Category Archives: power sharing

Britain’s Double Standards in Support for Tamil Vengeance Politics

Rajeewa Jayaweera, in Island, 9 April 2019, where the title runsBritish political hypocrisy”

The news item “Geneva process: the UK seeks faster progress” in The Island on Saturday, April 6th epitomizes British Parliamentary hypocrisy in the House of Commons. On April 02, responding to questions raised by two Members of Parliament (MP), Foreign Secretary Jeremy Hunt stated, “there would never be lasting peace in Sri Lanka unless there was Justice and Accountability for the things that went wrong.”

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Sri Lanka, 2010-2019: Positive Changes but Sinhala Buddhist Dominance still prevails — Alan Keenan

Alan Keenan, in Sri Lanka Mirror, April 2019, where the title runs Sri Lanka is a ‘nation favourable to the Sinhala Buddhist majority’ –ICG,”

After ten years since the end of the war, Sri Lanka being a country that favours the Sinhala Buddhist majority is detrimental to its progress, an NGO head has warned.  The Project Director of International Crisis Group (ICG) Alan Keenan made this statement to the Tamil media after a tour of the North Eastern province and border villages.

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Addressing Post-war Dilemmas in Sri Lanka

Laksiri Fernando, review article in Sri Lanka Guardian, 30 March 2019, entitled The power ambitions and competitions of the elite are highly asymmetric”

Political science and political scientists, among others, could play a major role in resolving Sri Lanka’s most important problems like post-war ethnic reconciliation, construction and reconstruction of democracy, and overcoming dangers of authoritarianism through critical thinking, scientific research and lucidly written publications aimed at supplying inspiration and new thinking to policy makers and the public alike. The value of the new book by Dr S. I. Keethaponcalan titled Post-war Dilemmas of Sri Lanka: Democracy and Reconciliation can be assessed particularly in that context although its importance undoubtedly goes beyond the shores of Sri Lanka.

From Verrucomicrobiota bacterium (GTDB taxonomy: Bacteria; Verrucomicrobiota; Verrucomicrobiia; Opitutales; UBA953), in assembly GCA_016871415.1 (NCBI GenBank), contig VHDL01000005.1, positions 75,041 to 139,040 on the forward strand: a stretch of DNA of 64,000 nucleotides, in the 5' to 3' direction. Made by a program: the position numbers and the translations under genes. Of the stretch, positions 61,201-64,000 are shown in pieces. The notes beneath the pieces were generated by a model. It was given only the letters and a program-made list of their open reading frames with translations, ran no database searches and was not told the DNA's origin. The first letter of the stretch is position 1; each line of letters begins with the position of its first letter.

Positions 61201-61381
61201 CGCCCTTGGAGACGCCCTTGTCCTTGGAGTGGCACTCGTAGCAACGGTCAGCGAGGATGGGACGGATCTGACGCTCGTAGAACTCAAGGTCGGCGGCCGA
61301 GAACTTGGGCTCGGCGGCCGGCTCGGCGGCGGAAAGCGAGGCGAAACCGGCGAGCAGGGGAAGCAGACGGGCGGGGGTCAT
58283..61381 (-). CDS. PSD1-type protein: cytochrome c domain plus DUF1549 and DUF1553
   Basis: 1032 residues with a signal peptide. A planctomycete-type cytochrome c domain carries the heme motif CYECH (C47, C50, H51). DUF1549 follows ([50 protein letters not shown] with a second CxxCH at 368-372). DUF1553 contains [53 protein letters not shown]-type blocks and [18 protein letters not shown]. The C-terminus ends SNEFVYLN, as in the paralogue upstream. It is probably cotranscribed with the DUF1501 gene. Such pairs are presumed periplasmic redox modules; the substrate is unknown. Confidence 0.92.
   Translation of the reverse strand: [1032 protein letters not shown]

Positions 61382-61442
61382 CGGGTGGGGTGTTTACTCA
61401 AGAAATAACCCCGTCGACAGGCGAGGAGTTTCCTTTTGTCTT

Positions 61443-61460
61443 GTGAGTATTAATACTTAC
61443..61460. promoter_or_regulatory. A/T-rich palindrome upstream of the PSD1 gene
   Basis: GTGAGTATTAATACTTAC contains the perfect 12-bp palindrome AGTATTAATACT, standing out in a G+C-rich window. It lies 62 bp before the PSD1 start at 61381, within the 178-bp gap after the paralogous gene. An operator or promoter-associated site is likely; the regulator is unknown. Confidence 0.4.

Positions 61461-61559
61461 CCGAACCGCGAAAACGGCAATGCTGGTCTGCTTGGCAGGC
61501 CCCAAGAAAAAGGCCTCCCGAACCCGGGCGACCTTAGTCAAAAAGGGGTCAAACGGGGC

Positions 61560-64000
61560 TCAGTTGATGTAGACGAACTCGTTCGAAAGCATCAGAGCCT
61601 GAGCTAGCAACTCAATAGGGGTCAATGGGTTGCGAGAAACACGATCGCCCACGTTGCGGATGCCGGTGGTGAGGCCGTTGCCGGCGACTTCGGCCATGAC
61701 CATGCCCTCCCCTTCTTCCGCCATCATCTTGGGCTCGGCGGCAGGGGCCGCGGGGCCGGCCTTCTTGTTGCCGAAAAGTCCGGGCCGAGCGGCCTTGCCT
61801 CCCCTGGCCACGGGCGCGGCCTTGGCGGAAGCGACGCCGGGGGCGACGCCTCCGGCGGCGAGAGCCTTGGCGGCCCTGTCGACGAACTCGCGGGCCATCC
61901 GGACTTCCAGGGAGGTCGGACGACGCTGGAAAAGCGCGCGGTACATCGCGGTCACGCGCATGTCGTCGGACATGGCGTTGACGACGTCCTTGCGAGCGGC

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Chula Rajapakse’s Melancholy Review of the Sri Lankan Situation

Chula Rajapakse as President, USLA in Wellington, presenting His Summary Review, 22 March 2019

Since its inception over three decades ago the United Sri Lanka Association in Wellington has fervently furthered its main founding objective viz. doing what it takes to support Sri Lanka in preserving its independent and unitary status. Throughout the USLA’s existence, the main threat to this came from the violent terrorism of the Tamil Tigers and the devious and vicious misinformation from them. With the complete annihilation of the Tigers as a fighting force in Sri Lanka in May 2009, USLA continued its role in the countering Tiger misinformation that now took an even more devious form.

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Deciphering Chauvinism through Incidents of Confrontation

Michael Roberts

In recently facing up to internet challenges and clarifying the term “chauvinism,” I proceeded at a general level and presented definitions within a comparative framework that brought the concepts of “racism” and “tribalism” into our framework of analysis.[1] I now provide instances of ethno-religious confrontation from Sri Lankan history that illustrate this phenomenon.

Pics from Gerald Peiris 2017

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The Chinese Way: Two Web Site Observations

COMMENT ONE:

I am an American who has lived in China for three years. (And very much like living here.) My opinion is not as factual, and surely not as broadly informed, as many of the others so well-expressed here. But something I notice, from the inside, is that China usually plays “the long game.” They are bellicose when they see it serving their immediate interests. But they see little advantage in American- or Russian-style braggadocio. They are more likely to exert their influence quietly and economically.

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No Surprises with Sirisena. Challenging Mike Roberts

An Introductory Note from Michael Roberts

 Gerald Peiris and I were undergraduates at Ramanathan Hall Peradeniya in the late 1950s and met on occasions when we were pursuing postgrad studies in UK and I visited Cambridge. Thereafter we were colleagues in the Arts Faculty at Peradeniya University from 1966 to 1975. Quite vitally, we were active members of the Ceylon Studies Seminar. During those seminars and at times in private tête-à-tête over drinks the two of us occasionally engaged in discussions, sometimes with sharp disagreements on specific issues.

 

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